baltimore beacon

Video projection of animated illustrations by Harry Clarke onto the Baltimore Beacon in West Cork, Ireland. Culled from seven illustrations by Harry Clarke, several visual elements were animated and sized to fit Beacon’s conic shape. The images were projected at dusk so the landscape could be filmed for documentation purposes.The Baltimore Beacon is a white-painted stone beacon at the entrance to the harbor at Baltimore, County Cork, Ireland. The conspicuous conical Beacon is 15.2 meters high and 4.6 meters in diameter at the base. The beacon was built by orders of the British government following the 1798 Irish Rebellion. It was part of a series of lighthouses and beacons dotted around the Irish coast, forming a warning system. 

The video and photographic documentation was deliberately timed at dusk as an instrument to balance perception between projection and surroundings.The Videoanimation is adapted to the conical geometric shape of the Bealtimore Beacon.

Harry Clarke (March 17, 1889 – January 6, 1931) was an Irish stained glass artist and book illustrator. Born in Dublin, he was a leading figure in the Irish Arts and Crafts Movement. The following illustrations for the Baltimore Beacon video animation were chosen from these works: The Silence -Tales Of Mystery and Suspense by Edgar Allan Poe; The Telltale Heart Tales Of Mystery and Suspense by Edgar Allan Poe; illustration in the fairy tales of Charles Perrault; Mermaids Very Nearly by Queenie Scott-Hopper; Manuscript Found In A Bottle Tales Of Mystery and Suspense by Edgar Allan Poe; The Fall Of The House Of Usher, Tales Of Mystery and Suspense by Edgar Allan Poe, illustrations for John Keats, The Eve of St. Agnes.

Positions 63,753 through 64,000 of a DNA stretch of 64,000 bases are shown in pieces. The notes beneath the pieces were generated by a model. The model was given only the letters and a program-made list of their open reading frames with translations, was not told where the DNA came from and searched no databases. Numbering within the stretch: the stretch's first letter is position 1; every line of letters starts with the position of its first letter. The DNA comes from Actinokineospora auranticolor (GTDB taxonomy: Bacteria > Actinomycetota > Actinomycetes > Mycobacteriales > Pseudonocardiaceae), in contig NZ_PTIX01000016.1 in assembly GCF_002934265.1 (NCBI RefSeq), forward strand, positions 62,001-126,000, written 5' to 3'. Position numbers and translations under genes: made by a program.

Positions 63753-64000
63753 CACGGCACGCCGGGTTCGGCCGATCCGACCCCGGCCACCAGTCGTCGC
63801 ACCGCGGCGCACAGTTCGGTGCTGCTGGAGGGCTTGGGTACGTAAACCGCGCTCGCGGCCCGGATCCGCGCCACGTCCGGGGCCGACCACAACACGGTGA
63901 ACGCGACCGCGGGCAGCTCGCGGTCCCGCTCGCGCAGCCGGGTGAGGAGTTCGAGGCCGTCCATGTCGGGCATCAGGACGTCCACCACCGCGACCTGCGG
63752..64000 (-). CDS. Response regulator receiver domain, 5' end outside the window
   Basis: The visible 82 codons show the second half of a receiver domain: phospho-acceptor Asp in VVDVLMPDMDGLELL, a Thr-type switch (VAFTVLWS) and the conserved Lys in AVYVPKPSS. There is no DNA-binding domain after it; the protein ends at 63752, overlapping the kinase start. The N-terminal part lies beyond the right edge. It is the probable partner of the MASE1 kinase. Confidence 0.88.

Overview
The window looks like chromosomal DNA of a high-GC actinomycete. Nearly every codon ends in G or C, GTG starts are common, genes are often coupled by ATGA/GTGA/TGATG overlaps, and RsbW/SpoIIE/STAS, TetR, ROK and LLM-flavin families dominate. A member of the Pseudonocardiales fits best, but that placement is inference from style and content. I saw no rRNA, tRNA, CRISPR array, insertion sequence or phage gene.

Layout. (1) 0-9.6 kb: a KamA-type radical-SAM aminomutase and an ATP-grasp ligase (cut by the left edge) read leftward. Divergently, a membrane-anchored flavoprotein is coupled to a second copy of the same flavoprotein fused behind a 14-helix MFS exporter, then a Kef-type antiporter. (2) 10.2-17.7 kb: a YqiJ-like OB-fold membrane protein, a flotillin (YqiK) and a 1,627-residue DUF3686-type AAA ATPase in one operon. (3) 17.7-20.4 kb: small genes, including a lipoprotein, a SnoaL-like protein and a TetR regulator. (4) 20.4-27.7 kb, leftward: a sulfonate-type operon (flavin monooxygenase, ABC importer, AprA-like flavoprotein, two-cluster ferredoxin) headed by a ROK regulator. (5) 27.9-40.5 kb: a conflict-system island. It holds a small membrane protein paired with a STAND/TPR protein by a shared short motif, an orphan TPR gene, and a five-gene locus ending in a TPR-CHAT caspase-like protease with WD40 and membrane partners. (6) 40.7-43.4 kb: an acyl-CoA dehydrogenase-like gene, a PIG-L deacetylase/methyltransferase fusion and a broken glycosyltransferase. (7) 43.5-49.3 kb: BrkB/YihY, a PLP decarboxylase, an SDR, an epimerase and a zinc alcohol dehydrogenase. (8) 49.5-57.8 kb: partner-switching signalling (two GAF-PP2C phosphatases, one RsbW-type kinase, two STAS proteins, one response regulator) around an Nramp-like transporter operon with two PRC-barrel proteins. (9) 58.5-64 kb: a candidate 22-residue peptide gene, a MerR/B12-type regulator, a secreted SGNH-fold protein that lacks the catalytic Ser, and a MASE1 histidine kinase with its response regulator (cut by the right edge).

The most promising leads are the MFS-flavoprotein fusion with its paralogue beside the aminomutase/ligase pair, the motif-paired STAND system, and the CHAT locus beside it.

Music                  Dream Work by Dorian Concept feat. Tom Chant  
                            2012 Ninja Tune

 

The History of the Baltimore Beacon. 

One of the most notable landmarks on Ireland’s South coast is the Baltimore Beacon. It is also known as Lot's Wife.Towards the end of July 1847, Commander James Wolfe, R.N., informed the Ballast Board that he had recently completed a survey of Baltimore Harbour and noticed the destruction of the Beacon on the eastern point of the southern entrance to the harbor. George Halpin, the Board's inspector, was ordered to report the matter. He did so the following month, stating that the original, locally built Beacon was too small, poorly built and that it had been vandalized. He recommended the construction of a large and properly built Beacon, to which the Board gave its consent. Almost a year passed before the Board, on July 6, 1848, requested the secretary to ask Lord Carbery for a piece of land thirty feet in diameter, on which the Beacon could be built. By the end of July, Mr. Arthur Perry-Aylmer informed the Board that Lady Carbery of Castle Freke near Rosscarbery had given permission to either rebuild the existing Beacon, thus granting free access. After all, the Beacon was a matter of great importance to fishermen and other community members. By February 1849, inspector George Halpin reported that the masonry work of the Beacon was complete, but the iron staff and vane still had to be placed on top. The conspicuous conical white painted Baltimore Beacon, sometimes called the “pillar of salt” or “Lot's wife,” is approximately fifty feet (15.2m) high and fifteen feet (4.6m) in diameter at the base. Mentioned by Halpin in 1849, the vent was obviously vulnerable and replaced by a sphere at a later date. (Text source Wikipedia)

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